Sabrina Mays Montana

 A community and cultural activist is a child-centered educator of thirty years in the New Orleans Public Schools System and trained in Getty Education Institute for the Arts Discipline Based Arts Education Program. Her activism focuses on education, housing, homelessness, crime, culture, traditions and rituals of the diaspora, public policies and more.

  Post Hurricane Katrina, Sabrina worked as the constituent liaison, special events planner, and communications director for New Orleans City Council member Cynthia Hedge-Morrell, District D. In addition, she served as the executive director of the Orleans Public Education Network (OPEN), an organization whose mission is to bring the New Orleans community together to engage in respectful and informed conversations on the future of public education and Deputy Director of the New Orleans Recreation Department, where she served as Manager of Operations

  Sabrina divides her time among community organizations including  Greater Treme Consortium,  Idlewood, Parkwood and Forest Park Homeowner Association (President), Treme/7th Ward Culture District Committe, and the Umoja Committee; and initiatives, to name a few: the Celebration of the African American Child (26 years), New Orleans Black Artists Collective, the New Orleans Black Mardi Gras Indian Cooperative, and a member of the Culture Economy working group funded by the Foundation for Louisiana to address rights of publicity and economic sustainability for cultural bearers.  

  Mrs. Mays-Montana has received numerous awards such as, a 100 Black Women Honoree, recipient of the Annual Gert Town Hunger Clean Up Project, sponsored by Mobilization at Xavier University of Louisiana Hunger Coalition, the Zeta Phi Beta Award for Community Service, Mayor Marc Morial Golden Hammer Award, Honorable Mention, Teacher of the Year, McDonogh #15 Creative Arts Magnet, 1992, and Honorary State Representative, 1992, to name a few. Presently, she serves on the Umoja Committee, and East New Orleans Neighborhood Advisory Commission, and the New Orleans Black Mardi Gras Indian Cooperative.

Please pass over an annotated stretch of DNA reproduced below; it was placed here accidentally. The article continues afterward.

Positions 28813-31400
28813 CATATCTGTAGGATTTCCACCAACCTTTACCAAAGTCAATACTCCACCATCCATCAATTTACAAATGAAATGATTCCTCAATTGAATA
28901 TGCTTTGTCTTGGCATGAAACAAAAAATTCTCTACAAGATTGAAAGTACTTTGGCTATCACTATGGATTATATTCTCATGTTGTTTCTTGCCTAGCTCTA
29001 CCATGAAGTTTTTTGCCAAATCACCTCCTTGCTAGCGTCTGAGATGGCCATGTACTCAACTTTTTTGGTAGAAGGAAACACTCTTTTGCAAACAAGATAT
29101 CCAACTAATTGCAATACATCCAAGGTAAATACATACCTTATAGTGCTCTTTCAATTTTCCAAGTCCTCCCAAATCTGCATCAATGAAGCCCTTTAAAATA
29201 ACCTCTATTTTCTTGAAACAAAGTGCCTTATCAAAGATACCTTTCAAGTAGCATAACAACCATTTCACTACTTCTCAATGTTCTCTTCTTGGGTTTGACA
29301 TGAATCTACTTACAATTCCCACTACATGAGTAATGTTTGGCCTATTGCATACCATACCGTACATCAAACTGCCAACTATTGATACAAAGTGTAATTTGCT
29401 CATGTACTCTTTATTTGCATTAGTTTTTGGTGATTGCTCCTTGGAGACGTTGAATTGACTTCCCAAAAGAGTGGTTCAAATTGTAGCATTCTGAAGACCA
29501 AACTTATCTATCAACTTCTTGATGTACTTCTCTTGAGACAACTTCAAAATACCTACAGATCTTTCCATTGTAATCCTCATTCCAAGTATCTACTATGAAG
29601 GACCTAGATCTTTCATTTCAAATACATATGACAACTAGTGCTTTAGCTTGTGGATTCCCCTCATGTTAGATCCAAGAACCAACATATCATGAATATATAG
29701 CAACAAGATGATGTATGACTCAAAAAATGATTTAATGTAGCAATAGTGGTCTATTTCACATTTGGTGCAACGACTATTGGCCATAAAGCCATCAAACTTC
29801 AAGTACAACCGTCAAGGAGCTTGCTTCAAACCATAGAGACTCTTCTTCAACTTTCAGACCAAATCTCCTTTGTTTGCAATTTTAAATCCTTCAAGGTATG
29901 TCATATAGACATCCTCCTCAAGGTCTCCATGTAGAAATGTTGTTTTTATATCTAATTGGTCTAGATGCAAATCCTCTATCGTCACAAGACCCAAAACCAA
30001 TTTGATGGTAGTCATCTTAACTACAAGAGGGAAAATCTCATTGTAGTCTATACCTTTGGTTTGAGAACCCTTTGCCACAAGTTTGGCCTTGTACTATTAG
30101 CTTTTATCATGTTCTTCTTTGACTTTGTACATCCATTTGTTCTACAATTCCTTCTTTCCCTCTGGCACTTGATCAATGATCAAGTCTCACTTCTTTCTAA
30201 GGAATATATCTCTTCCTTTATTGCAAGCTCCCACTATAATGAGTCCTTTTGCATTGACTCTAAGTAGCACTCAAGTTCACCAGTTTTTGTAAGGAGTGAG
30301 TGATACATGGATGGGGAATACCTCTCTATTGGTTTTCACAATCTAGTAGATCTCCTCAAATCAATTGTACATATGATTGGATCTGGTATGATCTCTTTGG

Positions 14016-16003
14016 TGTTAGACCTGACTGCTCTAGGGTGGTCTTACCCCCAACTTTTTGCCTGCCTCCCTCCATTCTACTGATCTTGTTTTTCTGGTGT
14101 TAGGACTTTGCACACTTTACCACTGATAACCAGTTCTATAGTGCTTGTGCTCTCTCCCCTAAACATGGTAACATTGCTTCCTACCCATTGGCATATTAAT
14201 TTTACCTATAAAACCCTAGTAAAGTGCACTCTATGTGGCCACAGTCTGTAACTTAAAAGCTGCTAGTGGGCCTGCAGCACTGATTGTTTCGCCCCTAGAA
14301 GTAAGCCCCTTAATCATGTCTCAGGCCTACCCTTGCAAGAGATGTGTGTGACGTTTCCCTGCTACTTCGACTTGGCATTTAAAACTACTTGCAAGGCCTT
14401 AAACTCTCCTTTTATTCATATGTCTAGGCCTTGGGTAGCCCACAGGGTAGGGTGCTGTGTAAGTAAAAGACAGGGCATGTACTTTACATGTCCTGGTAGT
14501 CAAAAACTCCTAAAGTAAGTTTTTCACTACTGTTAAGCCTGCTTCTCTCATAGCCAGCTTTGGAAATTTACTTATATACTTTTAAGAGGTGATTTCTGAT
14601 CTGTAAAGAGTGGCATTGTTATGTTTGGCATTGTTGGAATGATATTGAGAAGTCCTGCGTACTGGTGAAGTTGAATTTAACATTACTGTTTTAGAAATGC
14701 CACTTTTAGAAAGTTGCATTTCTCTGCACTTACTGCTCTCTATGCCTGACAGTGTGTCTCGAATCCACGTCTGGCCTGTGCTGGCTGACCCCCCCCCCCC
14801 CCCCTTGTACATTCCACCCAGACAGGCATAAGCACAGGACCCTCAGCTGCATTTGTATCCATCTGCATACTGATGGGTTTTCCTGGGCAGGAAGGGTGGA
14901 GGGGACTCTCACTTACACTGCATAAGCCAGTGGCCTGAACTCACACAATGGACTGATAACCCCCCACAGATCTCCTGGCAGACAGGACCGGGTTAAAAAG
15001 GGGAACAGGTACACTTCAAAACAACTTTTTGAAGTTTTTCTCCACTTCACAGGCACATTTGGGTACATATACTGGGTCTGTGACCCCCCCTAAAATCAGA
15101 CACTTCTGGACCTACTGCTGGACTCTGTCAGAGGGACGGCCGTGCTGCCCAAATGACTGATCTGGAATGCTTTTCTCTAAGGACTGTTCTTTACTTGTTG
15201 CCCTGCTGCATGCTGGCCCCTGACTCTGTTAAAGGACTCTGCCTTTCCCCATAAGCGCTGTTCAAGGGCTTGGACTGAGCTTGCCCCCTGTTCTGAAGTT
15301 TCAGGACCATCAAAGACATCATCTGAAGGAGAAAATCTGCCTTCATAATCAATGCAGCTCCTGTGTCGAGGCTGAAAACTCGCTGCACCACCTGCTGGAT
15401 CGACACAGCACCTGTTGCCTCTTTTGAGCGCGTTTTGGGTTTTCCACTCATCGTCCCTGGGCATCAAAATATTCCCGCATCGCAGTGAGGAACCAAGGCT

Photo taken by Eric Waters

Circle Dance (2009)

A Tribute to Artist John Scott

 “Circle Dance” integrates a staff created by renowned Master Artist John Scott.

  Darryl Montana, a fourth generation Black “masking” Indian, is the Big Chief of the Yellow Pocahontas Black Indian Tribe and the youngest son of the late Allison “Big Chief Tootie" Montana.

  Raised in the masking tradition, at the age of six, Darryl Montana earned weekly allowances by cutting and bottling sequins, beads, and stones from his father, legendary Big Chief Allison “Tootie” Montana old Indian suits. The recycled sequins, beads, and stones were used to make a new suit for Carnival Day. In 1966, at the age of ten, using money from washing cars at a body and fender shop located under his home and his weekly allowances, Darryl purchased materials to complete his first Indian suit for Carnival in 1967.  This was the beginning of a life’s commitment to a family tradition and community.

   A 2012 Joan Mitchell Foundation Painter and Sculptor Award recipient, 2014 United States Artist Glasgow Fellow (Crafts-Traditional Arts), and 2015 New Orleans Arts Council Community Arts Award recipient, Darryl’s exquisite suits have exhibited locally, nationally, and internationally. He exhibited in the New Orleans Museum of  Art He's The Prettiest: A Tribute To Big Chief Allison "Tootie" Montana's 50 Years Of Mardi Gras Indian Suiting, 1995; in the Presbyter at Jackson Square, Mardi Gras: It’s Carnival Time in Louisiana, 2000; the Craft and Folk Art Museum, Dancing in the Street: Tradition and Invention in Contemporary Carnival, 2000, Los Angeles, California, and in the SITE Santé Fe’s Fourth International Biennial, Beau Monde: Toward a Redeemed Cosmopolitanism, 2001. Additionally, he was featured at the Reg Vardy Gallery School of Arts, Design, Media & Culture, University of Sunderland, Allison “Tootie” & Darryl Montana: Chiefs of the Yellow Pocahontas Tribe, 2007, Sunderland, England, and Southern Arts Federation, Tradition/Innovation: American Masterpieces of Southern Craft and Traditional Art, 2008 –2013. An exhibit of fifty-eight Master artists representing Alabama, Florida, Georgia, Louisiana, Mississippi, North Carolina, South Carolina, and Tennessee, to name a few. Summer of 2006, through a grant funded by the Gulf South Hurricane Relief Project and the James Irving Foundation, Darryl Montana did an artist-in-residence at the 18th Street Art Center in Santa Monica, California.             

  Darryl Montana, assuming his world-renown father’s role, continues the masking tradition, an on-going indigenous African-American tradition and culture which is uniquely New Orleans and began in his family in the 1800s.  He has masked on Carnival Day for more than 40 years and is recognized as a master artisan and historian of New Orleans Black Indian tradition of “masking”.

© Curtis Pierre 2015